What is Intelligence?
Learning intelligence can be defined as the ability to generalize what has been learned, to adapt to new situations and environments, and to find solutions.
What is Effective in Intelligence Development?
Intelligence is innate and largely inherited. However, heredity is not the only factor that determines intelligence. Intelligence development is affected by problems experienced before, during and after birth. These include chromosomal disorders, infectious diseases and poisonings during pregnancy, lack of oxygen during birth, metabolism and nutrition disorders, brain diseases, insufficient environmental stimuli, neglect and abuse.
While intelligence shows a rapid development in the first years, it starts to slow down in the 20s. After this age, the basic intelligence power of the individual remains the same, and there is an increase in his knowledge, skills and experiences.
Intelligence Development by Age
In the first 18 months of life, intelligence consists of movements and perceptions. Until the fourth month, the baby starts to repeat a behavior that he made as a result of chance. From the sixth month, he tries to reach out and pick up the object he sees. In the ninth month, he realizes that the object has continuity, that is, that a hidden object does not disappear, but can reappear, and begins to search for the hidden object and perform the necessary behaviors to find it.
Completely intelligent behavior is seen for the first time around the age of one. He changes his previous behavior patterns. Tries to know and understand the outside world through trial and error. The first signs of thinking appear around 18 months. From this month on, he does not only learn by trial and error, but also begins to establish relationships between objects. 2 years old understands the relationship between word and object. He thinks that every moving object is alive. From the end of the 2nd year, concepts begin to develop. Between the ages of 2 and 4, they use objects as symbols for other things. He talks to his baby as if he were alive, trying to feed him.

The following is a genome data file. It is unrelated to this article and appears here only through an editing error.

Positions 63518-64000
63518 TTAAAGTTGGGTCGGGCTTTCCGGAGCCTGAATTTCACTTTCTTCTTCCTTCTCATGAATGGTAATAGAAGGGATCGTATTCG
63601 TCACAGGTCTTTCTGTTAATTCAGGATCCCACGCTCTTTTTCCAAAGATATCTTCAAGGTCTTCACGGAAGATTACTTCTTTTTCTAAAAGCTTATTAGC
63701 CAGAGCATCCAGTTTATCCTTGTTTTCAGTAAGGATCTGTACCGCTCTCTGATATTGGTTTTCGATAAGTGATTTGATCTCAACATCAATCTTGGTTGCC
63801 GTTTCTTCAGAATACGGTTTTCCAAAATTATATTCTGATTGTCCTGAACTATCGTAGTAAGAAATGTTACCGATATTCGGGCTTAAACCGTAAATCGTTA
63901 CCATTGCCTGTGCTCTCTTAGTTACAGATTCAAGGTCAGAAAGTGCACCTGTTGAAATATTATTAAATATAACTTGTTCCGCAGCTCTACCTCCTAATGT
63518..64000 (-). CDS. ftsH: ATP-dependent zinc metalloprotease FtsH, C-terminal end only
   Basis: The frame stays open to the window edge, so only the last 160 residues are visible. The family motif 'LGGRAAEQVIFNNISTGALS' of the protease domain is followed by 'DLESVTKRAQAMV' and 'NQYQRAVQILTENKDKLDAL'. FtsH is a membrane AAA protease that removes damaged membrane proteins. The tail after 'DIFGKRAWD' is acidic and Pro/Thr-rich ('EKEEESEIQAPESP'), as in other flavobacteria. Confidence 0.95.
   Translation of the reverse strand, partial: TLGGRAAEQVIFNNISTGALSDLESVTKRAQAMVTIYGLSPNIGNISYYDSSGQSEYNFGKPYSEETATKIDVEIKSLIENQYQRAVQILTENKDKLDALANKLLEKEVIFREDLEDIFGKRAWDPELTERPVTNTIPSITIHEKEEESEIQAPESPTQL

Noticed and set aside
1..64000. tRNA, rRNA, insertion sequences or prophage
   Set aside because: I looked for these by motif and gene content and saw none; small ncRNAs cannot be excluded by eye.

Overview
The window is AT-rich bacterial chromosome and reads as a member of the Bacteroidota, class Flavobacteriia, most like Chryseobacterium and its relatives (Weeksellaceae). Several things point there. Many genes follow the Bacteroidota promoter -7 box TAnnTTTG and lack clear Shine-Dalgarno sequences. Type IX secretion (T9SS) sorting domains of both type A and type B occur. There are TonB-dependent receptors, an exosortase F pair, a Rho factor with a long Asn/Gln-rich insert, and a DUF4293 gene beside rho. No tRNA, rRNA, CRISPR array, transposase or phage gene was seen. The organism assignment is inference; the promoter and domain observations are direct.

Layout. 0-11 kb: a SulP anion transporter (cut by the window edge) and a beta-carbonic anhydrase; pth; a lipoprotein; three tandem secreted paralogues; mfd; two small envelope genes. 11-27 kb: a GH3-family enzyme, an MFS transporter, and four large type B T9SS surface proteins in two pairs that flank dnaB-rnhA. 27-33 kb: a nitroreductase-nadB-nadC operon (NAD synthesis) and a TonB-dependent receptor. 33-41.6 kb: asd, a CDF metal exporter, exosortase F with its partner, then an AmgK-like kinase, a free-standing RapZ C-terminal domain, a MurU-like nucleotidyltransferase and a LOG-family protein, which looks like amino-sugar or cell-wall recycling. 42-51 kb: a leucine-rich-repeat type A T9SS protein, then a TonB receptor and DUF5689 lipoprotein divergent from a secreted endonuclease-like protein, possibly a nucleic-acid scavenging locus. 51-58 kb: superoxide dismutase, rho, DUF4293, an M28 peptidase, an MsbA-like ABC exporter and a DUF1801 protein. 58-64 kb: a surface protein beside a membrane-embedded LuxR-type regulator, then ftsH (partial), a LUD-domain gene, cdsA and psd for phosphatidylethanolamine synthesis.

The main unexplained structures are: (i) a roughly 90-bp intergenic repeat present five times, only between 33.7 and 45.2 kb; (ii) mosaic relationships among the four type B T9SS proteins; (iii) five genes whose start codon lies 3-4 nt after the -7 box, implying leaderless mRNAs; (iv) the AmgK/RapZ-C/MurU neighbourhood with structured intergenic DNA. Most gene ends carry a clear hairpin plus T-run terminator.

He mentally concentrates on himself, cannot understand other people’s points of view. Between the ages of 4 and 7, concepts are more comprehensible at a concrete level. They have a hard time making mental comparisons. Between the ages of 7-11, concepts such as logical thinking, number, time, size and volume begin to settle. Abstract thinking is not yet fully established. They have difficulty in comprehending metaphorical meanings and therefore proverbs and idioms. From the age of 11, logical thinking reaches the adult style.
While in the previous years only the concept of cognitive intelligence (IQ) was mentioned, today the emotional dimension of intelligence (EQ) and the theory of multiple intelligences are mentioned.
Emotional Intelligence can be defined as recognizing our own emotions and understanding what the other person is feeling, being able to dominate emotional impulses, and maintaining healthy relationships. Recent studies reveal that people’s success in personal and professional fields is affected by emotional intelligence rather than IQ. The skills that make up emotional intelligence can be grouped under two main headings as personal and social skills. Personal skills include self-awareness, self-management and motivation, while social skills include empathy and social relations.
IQ, which indicates cognitive capacity and comprehension, is measured by tests and the intelligence score cannot be increased. Emotional intelligence, on the other hand, can be developed in contrast to IQ. While cognitive intelligence is used in speaking, writing, calculating and problem solving situations, emotional intelligence is used as a vital skill in all areas of life.
In the theory of multiple intelligences, 7 different types of intelligence are mentioned. According to this theory, determining which intelligence type a person learns supports academic success.
Verbal intelligence: It is the ability to use words effectively. These children love to learn by listening, they convey their feelings and thoughts verbally. They enjoy telling stories, fairy tales, anecdotes, and they like to read books. Their memories are strong. They like word games. Verbal communication is good. Vocabulary is wide.